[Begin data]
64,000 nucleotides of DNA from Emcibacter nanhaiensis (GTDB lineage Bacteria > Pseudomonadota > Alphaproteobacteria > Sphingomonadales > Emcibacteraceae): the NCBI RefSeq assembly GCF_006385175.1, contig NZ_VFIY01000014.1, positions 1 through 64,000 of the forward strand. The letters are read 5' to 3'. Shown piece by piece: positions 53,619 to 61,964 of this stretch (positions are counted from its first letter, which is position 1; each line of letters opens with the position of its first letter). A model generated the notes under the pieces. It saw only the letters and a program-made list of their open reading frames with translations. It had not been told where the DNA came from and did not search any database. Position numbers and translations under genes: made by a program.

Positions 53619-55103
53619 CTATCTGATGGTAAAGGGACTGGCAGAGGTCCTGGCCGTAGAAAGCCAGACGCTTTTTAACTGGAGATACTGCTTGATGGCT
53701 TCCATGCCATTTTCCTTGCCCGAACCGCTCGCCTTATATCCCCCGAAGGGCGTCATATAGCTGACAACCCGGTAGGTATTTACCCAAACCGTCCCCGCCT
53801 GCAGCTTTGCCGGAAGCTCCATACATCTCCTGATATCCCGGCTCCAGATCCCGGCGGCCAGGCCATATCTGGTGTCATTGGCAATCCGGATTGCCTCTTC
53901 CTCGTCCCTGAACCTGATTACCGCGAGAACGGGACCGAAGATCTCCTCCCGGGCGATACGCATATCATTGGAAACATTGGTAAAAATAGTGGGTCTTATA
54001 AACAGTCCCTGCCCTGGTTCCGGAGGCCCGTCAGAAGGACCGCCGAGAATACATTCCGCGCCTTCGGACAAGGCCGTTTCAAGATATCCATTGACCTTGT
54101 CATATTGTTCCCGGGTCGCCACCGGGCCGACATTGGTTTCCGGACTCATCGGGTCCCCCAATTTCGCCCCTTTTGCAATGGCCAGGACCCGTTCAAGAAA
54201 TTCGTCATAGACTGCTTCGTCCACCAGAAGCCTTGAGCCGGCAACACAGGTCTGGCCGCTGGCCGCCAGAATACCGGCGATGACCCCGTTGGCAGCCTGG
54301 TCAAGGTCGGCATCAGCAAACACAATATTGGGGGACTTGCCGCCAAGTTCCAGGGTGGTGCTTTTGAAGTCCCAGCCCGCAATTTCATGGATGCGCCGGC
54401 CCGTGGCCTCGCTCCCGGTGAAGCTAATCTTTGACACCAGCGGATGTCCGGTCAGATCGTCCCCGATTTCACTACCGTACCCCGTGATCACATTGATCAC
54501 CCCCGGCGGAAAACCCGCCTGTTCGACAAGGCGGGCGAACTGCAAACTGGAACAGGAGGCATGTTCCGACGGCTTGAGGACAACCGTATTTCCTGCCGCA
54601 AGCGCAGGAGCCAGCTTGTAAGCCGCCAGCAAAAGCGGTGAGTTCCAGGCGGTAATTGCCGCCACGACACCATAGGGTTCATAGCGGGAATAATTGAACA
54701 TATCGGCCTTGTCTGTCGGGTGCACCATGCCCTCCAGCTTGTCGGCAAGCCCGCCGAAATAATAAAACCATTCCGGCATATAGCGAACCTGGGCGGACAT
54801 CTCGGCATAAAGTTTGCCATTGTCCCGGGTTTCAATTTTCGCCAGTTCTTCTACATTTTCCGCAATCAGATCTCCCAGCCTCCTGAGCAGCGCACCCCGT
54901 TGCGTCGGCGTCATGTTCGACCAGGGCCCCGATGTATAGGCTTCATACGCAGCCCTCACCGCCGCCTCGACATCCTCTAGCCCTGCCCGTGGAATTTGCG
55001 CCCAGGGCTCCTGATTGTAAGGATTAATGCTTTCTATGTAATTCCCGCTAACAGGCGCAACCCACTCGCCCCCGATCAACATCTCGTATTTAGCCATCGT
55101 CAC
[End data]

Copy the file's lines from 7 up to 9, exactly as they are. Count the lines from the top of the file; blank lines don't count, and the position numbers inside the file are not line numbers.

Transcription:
54001 AACAGTCCCTGCCCTGGTTCCGGAGGCCCGTCAGAAGGACCGCCGAGAATACATTCCGCGCCTTCGGACAAGGCCGTTTCAAGATATCCATTGACCTTGT
54101 CATATTGTTCCCGGGTCGCCACCGGGCCGACATTGGTTTCCGGACTCATCGGGTCCCCCAATTTCGCCCCTTTTGCAATGGCCAGGACCCGTTCAAGAAA
54201 TTCGTCATAGACTGCTTCGTCCACCAGAAGCCTTGAGCCGGCAACACAGGTCTGGCCGCTGGCCGCCAGAATACCGGCGATGACCCCGTTGGCAGCCTGG